December 18th, 2009

One of the demands the LDCs are making in Copenhagen is the transfer of low-carbon technology.  They have a point.  The core inventions of the fossil fuel age – internal combustion engines, steam turbines, oil wells and so on – are a hundred years old; coal mining, much more than that.  If you want the state of the art in these technologies, of course you will have to license patents. But the IP rent is severely constrained by the facts that you can build a perfectly good coal power station using the technology of 1989 without paying a cent, and that the current patents cover incremental improvements for which there are often effective alternatives. In effect, there’s competition between IP holders.

Not so for renewable technologies, which are younger snd therefore more in the patent window. Obama is betting $2.4 billion of US taxpayer money on batteries; this is intended to create a US dominance of the IP. Mass deployment of solar PV also depends critically on future patentable improvements. So it’s reasonable for poor and middle-income countries to worry a lot about IP rentals and dependence.

Welcome to the world of qatents [originally mistyped qu-, see comment 1]. My coinage: qatent is to patent as copyleft is to copyright. It denotes a patentable invention wholly or partly in the public domain. The Latin converse of patent is latent; but this has a meaning already, and quite the opposite of what we want. Qatent is a typographical pun: the lower-case letter q is the mirror-image of p, a symmetry which should appeal to Steven Chu.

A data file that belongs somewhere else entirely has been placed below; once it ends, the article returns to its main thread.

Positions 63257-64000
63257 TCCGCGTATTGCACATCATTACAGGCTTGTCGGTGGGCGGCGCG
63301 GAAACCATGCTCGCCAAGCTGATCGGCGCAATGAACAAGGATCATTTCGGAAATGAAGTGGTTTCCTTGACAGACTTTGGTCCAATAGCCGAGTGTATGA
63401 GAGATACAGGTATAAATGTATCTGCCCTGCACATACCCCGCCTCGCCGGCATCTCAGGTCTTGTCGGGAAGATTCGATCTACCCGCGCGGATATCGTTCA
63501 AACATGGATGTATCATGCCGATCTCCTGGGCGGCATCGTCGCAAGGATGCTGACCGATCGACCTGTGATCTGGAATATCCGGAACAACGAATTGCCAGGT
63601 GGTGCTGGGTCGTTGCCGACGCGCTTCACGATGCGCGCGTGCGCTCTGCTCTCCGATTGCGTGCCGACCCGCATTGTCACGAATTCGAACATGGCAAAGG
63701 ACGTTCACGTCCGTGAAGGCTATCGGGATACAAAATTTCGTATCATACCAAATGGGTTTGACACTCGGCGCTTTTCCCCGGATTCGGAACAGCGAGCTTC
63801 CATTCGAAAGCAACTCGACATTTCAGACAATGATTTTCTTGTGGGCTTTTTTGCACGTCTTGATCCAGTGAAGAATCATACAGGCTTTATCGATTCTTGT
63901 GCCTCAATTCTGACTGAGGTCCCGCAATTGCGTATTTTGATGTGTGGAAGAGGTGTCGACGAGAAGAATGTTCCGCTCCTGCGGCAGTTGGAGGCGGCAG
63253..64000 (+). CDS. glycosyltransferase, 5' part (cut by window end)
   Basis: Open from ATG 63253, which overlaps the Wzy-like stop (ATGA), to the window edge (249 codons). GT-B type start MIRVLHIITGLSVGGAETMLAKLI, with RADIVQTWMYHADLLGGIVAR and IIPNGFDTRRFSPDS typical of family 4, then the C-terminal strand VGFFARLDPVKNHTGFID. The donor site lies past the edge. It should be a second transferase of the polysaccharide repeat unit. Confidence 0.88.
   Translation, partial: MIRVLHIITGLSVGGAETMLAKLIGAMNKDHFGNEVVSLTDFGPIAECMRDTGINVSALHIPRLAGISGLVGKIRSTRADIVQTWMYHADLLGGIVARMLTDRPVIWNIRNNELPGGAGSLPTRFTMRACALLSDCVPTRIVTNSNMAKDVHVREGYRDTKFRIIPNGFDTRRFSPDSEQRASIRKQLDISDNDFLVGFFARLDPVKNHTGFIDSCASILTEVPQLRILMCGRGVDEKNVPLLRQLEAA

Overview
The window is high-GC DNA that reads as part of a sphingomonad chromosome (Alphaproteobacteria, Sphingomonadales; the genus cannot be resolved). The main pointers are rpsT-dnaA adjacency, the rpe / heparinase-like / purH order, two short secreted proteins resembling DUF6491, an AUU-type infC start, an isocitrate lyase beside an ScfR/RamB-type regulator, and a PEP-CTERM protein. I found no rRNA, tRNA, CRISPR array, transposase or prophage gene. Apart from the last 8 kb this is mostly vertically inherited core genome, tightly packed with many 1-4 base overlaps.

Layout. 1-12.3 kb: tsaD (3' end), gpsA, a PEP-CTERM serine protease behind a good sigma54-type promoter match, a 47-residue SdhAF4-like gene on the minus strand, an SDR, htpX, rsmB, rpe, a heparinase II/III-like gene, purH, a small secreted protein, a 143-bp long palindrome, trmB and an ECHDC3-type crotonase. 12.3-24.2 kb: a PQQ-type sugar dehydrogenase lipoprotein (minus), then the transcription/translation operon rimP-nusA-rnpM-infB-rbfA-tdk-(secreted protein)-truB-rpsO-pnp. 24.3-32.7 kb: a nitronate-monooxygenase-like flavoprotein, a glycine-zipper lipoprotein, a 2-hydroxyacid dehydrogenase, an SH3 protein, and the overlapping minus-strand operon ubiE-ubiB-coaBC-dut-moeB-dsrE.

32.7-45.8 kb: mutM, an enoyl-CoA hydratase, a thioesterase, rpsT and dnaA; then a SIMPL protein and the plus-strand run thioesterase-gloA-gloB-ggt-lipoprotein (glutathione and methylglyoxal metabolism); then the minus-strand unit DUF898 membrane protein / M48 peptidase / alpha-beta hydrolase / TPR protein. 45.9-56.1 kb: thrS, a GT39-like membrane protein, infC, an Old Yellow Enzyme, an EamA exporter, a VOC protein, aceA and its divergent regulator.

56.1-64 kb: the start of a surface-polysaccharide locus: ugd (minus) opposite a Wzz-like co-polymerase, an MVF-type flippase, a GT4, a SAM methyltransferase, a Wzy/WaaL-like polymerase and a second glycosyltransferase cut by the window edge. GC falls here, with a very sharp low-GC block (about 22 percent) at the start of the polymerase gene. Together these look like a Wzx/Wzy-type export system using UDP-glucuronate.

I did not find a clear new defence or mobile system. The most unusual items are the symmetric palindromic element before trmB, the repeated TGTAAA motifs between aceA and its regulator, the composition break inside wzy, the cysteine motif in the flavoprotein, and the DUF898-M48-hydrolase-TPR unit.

The patent system isn’t a battlefield like copyright, with extremists on both sides dismantling Queen Anne’s sensible compromise: Disney’s and Bono’s “copyright is for ever” vs. the hackers’ “information shall be free”.  I’ve no idea whether the  20 years life of patents is optimal, rather than 15 or 25, but it’s stable and workable. At first sight, “If it ain’t broke, don’t fix it”.

But though the situation is not disastrous, the patent system has problems. International inequality is one; another is the inefficiency of the patent model in producing new drugs. A third is illustrated by this New Scientist report (paywall). Summary:

The British defence technology company Qinetiq have patented a scheme to block viruses in email attachments by inserting  machine code in the header that intercepts any hidden executables.  Ross Anderson, a software security engineer at the University of Cambridge, thinks the idea promising but raises a snag:

Now that Qinetiq have patented this idea nobody will use it, even if it works. Patents are seen as damage: people route around them.

Big technology companies like Qinetiq routinely patent lots of stuff not so much to market it in products but defensively, against rival companies. Sue me for patent infringement, and I’ll sue you. But this arms race can have a chilling effect on third parties, and slows down innovation.